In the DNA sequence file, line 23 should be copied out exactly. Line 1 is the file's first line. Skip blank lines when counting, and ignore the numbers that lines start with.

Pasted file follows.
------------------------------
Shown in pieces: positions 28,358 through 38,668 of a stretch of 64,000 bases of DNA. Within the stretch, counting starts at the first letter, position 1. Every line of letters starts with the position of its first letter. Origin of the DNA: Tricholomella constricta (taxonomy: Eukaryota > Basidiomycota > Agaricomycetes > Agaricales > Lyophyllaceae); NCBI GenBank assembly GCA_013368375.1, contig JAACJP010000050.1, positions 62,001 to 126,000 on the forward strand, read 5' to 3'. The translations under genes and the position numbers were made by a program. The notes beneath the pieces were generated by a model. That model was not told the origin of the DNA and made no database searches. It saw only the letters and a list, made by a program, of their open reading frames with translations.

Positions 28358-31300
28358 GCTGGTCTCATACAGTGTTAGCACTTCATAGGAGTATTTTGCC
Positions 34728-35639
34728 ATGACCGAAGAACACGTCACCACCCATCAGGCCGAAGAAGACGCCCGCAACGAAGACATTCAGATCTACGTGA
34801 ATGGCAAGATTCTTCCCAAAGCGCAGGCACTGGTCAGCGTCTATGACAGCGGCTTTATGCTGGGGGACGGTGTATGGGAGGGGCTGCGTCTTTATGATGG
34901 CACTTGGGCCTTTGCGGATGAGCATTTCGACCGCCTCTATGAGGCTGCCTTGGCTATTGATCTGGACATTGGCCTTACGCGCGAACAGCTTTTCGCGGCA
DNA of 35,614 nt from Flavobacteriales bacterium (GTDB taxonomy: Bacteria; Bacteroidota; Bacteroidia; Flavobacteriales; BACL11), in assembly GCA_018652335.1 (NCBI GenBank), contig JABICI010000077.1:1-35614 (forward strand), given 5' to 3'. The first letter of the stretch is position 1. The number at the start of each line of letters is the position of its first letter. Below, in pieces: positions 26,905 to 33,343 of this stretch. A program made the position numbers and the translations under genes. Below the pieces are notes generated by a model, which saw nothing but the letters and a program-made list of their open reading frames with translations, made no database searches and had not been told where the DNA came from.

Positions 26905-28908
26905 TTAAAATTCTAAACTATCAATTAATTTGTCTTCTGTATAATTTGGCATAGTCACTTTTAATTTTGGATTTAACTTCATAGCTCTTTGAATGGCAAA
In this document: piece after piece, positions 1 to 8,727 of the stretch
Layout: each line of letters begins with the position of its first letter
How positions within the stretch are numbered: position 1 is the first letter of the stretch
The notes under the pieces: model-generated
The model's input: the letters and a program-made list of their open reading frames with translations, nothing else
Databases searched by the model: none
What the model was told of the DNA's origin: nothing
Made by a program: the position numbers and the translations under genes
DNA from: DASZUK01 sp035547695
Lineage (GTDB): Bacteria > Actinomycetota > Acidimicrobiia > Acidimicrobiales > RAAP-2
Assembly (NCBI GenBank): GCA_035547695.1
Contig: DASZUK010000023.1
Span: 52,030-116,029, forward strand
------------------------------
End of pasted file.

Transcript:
Span: 52,030-116,029, forward strand